Monday, May 20, 2013

Artist installs new penguin sculpture at St. Louis Zoo

May 19, 2013  • 
Sculptor A.J. “Buddy” Obara has been in town to install a life-size bronze sculpture of an emperor penguin outside Penguin & Puffin Coast at the St. Louis Zoo. The sculpture is a gift of the Explorers Club of St. Louis, which also is presenting Obara with the Marlin Perkins/Jim Fowler Lifetime Artist-in-Residence Award. We talked to the artist about penguins, vanishing nature and how his early experiments in taxidermy led to a career as one of the nation’s foremost wildlife sculptors.

Q • How did you decided to be a sculptor?
A • I grew up in Chester County, Pa., on the Brandywine River. Andy Wyeth lived down river from me. He was the rage, and everyone wanted to be him and I decided, “You know, I don’t really want to do this.” I was just tired of doing watercolors and landscapes. So one day when I was about 20, I did a sculpture of a falcon. And I was like, “Wow. Three dimensions. This is great.” I had a background in taxidermy as a kid, which means anytime I do anything I know the taxonomy. I always had a talent as an artist, but that experience in taxidermy was really important.

Q • Taxidermy seems like a strange hobby for a kid.

A • I was a 12-year-old kid, and I wanted to see how things work. Let’s cut it open and see why that leg hangs like that.

Q • You grew up in an area rich in wildlife, but you also have explored the globe observing animals in their natural habitat.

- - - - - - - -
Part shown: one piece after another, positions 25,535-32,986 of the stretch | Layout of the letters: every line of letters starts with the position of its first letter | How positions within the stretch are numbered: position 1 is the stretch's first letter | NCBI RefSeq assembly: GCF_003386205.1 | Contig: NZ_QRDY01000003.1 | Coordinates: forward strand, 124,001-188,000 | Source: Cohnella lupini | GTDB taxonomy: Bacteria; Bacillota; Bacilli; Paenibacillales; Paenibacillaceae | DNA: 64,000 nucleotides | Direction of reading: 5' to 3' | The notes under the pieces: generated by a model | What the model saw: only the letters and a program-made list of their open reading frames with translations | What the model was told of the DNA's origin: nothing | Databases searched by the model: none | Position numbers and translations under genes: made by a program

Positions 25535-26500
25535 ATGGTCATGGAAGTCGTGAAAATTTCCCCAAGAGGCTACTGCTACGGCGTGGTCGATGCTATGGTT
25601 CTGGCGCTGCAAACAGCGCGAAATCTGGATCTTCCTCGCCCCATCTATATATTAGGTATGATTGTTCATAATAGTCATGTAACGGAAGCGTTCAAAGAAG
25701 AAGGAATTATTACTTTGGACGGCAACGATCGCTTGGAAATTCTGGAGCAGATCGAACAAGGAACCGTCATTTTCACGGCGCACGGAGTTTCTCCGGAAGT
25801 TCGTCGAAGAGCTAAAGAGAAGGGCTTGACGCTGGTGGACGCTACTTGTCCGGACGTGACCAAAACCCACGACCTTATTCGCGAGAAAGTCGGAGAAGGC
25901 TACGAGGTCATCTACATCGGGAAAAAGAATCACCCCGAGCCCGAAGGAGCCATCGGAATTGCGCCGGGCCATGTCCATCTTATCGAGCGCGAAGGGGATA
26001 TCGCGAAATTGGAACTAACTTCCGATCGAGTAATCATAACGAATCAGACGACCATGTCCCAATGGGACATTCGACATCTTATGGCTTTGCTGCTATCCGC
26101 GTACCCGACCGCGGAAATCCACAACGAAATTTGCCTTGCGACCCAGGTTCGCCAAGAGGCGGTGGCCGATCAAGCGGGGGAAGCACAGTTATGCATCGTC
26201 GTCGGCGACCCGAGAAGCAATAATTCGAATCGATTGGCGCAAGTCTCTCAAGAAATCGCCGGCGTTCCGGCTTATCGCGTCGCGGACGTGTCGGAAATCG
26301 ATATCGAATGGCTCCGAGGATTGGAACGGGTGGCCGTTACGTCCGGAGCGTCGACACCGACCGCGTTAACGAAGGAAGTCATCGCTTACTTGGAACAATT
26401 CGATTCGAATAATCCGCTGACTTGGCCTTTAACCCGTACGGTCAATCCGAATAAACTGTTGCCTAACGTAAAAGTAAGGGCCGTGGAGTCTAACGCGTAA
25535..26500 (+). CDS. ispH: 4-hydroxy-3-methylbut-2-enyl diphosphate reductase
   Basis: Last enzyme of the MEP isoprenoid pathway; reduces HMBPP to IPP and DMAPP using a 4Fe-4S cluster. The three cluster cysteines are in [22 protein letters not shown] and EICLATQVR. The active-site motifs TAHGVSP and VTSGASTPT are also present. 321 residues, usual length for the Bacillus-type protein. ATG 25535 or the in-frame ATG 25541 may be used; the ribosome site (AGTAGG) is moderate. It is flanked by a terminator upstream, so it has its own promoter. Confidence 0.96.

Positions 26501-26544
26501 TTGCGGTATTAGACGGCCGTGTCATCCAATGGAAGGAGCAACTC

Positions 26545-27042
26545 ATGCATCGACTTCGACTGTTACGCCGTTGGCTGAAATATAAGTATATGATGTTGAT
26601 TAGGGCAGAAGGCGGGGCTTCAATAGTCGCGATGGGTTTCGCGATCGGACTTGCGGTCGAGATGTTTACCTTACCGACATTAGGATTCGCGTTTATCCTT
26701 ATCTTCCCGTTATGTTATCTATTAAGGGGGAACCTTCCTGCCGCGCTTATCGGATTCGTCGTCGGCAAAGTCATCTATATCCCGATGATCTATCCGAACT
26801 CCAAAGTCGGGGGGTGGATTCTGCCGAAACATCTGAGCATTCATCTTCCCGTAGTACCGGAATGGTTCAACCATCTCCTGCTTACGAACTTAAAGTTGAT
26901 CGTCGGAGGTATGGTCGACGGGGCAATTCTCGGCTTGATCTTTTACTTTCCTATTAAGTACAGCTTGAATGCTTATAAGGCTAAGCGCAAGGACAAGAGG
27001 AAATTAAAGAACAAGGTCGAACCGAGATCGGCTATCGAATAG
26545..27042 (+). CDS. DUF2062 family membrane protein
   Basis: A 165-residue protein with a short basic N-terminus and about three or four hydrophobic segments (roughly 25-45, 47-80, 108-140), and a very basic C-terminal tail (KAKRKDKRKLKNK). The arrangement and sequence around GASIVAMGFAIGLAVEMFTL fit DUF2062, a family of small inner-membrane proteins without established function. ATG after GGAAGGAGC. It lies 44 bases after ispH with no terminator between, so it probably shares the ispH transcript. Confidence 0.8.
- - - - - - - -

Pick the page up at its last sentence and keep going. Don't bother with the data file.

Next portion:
A.J. Obara penguin sculpture 

A • I am a member of the Explorers Club and have traveled the world and been on expeditions — under the sea, in the air, over the mountains. What I look for is a moment, just a flash, in which I can capture the spirit of that animal. I like to say that my pieces are raw like nature. I just want to capture that essence.

Q • Do you consider it your duty sound the alarm for species facing extinction?
A • Nature is disappearing fast and I am recording it. I feel a responsibility to these animals — they’re close to my heart and they’ve given me a living. Through my art I want to remind people of the natural world that is around us.

Q • Tell me about this sculpture. Is it hard to sculpt a penguin?
A • I almost always experience the animals I sculpt in nature, but not this one. I have not been to Antarctica, though I intend to go there. The challenge for me as an artist are the lines of the penguin. They’re so subtle. You get one wrong and the whole thing falls apart. You need to do your homework.

Q • What did you learn about penguins during this process?

A • They survive against all odds in the most barren place on the earth. They are just hardy critters. To me, they say everything nature has to say, “I’m tough, I’m beautiful, but I’m also elegant.”


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